* August 26, 2023
My Adobe Acrobat Reader, which I use for Japanese reading practice, just updated itself and changed its look to something called “Adobe New Experience.” As a result, I was no longer able to resize the windows below a certain size, making it impossible to fit all six of the windows that I routinely use for reading practice onto my screen. (The six windows contain PDF files consisting of a Pronunciation Index, a Glossary, two copies of the Core Kanji catalogue and two copies of a Japanese Reader.) These files are all available from the PDF Store, and you can see how to use them at Suggestions for Efficient Reading Practice.
If you are using Adobe Acrobat to practice Japanese reading, please turn off this “Adobe New Experience.” In Windows, click the hamburger menu (the three horizontal lines at the upper left corner) and choose “Disable New Acrobat.” In macOS, go to View > Disable new Acrobat.
* January 6, 2023
We have published three new books in our Learn to Read in Japanese series: 1) Learn to Read in Japanese, Vol. IV; 2) Core Kanji: a Catalogue of 2,088 Essential Kanji; and 3) Learn to Read in Japanese, a Glossary, which has been expanded to include 9,300 Japanese terms. In addition, we have extensively revised the Core Kanji catalogues that are attached to our first three Japanese Readers and republished them. All of these books are available for purchase on Amazon.com, through independent bookstores and, in the PDF format, at our PDF Store.
* March 27, 2021
Guilherme Nery has completed Review Lessons 31, 32, 33, 34, 35, and 36. You may download all of the Review Lessons after passing through the Lesson Download portal. Thank you so much, Guilherme!
* December 30, 2020
We have just published Learn to Read in Japanese, Vol. III, which teaches 320 more kanji, for a total of 1528 kanji in the three books.
We have also just published a Glossary containing 7,200 Japanese terms that are used in our three Learn to Read in Japanese books.
*June 2, 2020
Guilherme Nery has produced five more review lessons by removing all of the English speech from the original versions. Review Lessons 1-20 are now available for download after you pass through the Lesson Download portal. These Japanese-only lessons are an excellent way to improve your 聞き取り kikitori (listening comprehension), but you may want to keep a copy of the Transcript nearby as you listen to them. Thank you, Guilherme!
*May 15, 2020
We’ve just added an Excel version of the Transcript which is available for download after you pass through the Lesson Download portal. Many thanks to Paul Moss for converting the file to this format. The reason for adding this version is to allow students to place the material into a flashcard app such as Anki.
*January 28, 2020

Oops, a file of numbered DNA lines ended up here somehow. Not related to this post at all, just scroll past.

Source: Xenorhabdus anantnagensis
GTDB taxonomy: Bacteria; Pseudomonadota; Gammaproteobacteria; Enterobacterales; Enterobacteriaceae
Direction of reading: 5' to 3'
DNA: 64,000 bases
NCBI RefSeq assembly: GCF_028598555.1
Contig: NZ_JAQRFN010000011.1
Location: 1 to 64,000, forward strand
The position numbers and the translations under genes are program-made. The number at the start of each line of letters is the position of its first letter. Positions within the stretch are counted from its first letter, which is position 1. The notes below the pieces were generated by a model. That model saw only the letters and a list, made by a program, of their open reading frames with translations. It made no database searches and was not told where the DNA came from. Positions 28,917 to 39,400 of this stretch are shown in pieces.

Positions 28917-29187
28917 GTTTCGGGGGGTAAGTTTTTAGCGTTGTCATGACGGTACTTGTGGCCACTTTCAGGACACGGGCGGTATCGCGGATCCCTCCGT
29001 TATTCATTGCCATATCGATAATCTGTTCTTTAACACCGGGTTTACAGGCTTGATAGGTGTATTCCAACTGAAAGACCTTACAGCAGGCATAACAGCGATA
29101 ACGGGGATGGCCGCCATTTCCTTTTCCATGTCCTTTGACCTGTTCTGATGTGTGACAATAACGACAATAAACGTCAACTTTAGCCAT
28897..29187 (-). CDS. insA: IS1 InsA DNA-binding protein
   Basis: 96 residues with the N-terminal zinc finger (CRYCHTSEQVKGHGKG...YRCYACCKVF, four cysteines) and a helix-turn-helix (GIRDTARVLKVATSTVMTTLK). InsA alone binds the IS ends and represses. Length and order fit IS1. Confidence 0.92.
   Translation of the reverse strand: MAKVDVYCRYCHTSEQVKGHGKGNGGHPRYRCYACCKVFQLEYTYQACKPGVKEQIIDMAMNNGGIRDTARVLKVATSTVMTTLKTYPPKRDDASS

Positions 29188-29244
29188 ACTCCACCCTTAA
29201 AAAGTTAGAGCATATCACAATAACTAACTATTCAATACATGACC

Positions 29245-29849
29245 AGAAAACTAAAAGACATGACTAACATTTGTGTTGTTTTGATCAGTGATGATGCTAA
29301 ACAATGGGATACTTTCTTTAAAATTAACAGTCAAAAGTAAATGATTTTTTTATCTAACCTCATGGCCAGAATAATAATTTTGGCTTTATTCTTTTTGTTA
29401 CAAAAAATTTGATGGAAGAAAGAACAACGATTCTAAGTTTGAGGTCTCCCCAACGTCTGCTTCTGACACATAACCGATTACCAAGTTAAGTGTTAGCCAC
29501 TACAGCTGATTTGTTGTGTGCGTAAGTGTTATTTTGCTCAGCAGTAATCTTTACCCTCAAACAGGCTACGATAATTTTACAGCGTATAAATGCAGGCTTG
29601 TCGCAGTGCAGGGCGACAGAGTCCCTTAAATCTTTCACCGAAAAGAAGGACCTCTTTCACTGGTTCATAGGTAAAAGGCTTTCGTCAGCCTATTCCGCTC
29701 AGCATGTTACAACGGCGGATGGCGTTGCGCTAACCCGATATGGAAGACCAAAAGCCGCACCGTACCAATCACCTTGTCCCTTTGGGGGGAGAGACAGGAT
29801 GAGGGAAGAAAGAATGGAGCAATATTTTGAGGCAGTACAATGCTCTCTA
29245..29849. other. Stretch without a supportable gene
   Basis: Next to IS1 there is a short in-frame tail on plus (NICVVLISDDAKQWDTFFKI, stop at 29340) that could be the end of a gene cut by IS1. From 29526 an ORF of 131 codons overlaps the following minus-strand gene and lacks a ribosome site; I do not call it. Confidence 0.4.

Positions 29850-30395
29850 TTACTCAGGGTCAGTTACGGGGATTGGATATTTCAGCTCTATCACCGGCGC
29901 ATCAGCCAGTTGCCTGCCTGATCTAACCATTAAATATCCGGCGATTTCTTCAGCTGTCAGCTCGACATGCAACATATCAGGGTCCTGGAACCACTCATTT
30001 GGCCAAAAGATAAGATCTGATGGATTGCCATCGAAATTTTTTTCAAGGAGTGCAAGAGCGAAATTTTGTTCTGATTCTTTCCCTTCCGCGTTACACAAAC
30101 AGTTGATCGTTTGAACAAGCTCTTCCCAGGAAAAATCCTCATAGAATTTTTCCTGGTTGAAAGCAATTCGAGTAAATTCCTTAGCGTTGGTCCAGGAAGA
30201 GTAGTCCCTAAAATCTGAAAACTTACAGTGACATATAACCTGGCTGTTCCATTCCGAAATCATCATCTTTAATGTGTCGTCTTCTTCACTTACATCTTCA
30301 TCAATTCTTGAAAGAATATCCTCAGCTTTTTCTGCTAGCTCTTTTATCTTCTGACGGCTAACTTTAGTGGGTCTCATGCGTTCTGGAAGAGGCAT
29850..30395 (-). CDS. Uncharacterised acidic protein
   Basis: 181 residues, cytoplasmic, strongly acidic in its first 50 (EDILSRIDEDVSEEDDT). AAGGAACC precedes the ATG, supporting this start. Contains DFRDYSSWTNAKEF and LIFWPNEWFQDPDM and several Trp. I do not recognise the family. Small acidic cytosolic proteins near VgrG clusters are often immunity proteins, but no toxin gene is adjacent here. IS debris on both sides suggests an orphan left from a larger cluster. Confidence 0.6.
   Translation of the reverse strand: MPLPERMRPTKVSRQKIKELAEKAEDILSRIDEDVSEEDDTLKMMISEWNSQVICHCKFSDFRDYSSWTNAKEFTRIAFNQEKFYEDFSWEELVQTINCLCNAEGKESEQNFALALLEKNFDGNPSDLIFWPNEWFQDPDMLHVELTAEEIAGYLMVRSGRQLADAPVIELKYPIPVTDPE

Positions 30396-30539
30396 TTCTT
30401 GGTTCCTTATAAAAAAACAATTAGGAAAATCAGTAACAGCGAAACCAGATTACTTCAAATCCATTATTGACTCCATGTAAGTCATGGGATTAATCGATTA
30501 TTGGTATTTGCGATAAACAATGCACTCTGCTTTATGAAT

I recently made a new video that demonstrates how to use our second book, Learn to Read in Japanese, Volume II.
Among other things, this video shows how to use the new Copy and Paste technique that I mentioned in my previous message. You can use this technique for looking up kanji quickly while you read the digital versions of both of our Learn to Read in Japanese books.
This new technique is not suitable for everyone, since it only works well with computers on which one is able to copy and paste kanji characters precisely between open windows. If you don’t think that you would be able to do a lot of reading practice on such a computer, let me assure you that there is nothing wrong with the physical books. You can continue to use them just as they are, and you will learn to read in Japanese by doing so.
However, if you are a book owner with access to a laptop or desktop computer and if you find yourself constantly turning to the Kanji Pronunciation Index in order to look up kanji, this new technique will allow you to bypass the Index entirely and make more rapid progress. It will be particularly helpful when you start reading the 117 supplemental online reading lessons that we suggest for readers of Volume II.
If you adopt this new technique, you will still find the physical book to be useful in a number of situations, and not just when you are away from your computer. For example, if you are reading on a computer desktop and notice that a kanji in the Kanji Catalogue is being compared to other similar kanji, it is very convenient to use your physical book to look up those similar kanji, without losing your place in the Kanji Catalogue on your desktop.
*January 18, 2020
1. New Review Lessons
I’m happy to inform you that Review Lessons for Japanese Audio Flashcards are now available for download at https://www.japaneseaudiolessons.com/how-to-speak-japanese/. Guilherme Nery, who lives in Brazil, is removing all of the English dialogue from the lessons, leaving only Japanese sentences and phrases.
I’ve listened to the 9 lessons that he has completed, and I think that students who have studied the original lessons will find these revised versions very useful for review. Thank you, Guilherme, for your excellent idea and for the hard work that you are doing to implement it!
2. Japanese Grammar Quiz
If you’d like to test your knowledge of Japanese grammar with 40 multiple-choice questions, I’ve recently updated the Japanese Grammar Quiz and brought it back to the web site. Please check it out at: https://www.japaneseaudiolessons.com/japanese-grammar-quiz/.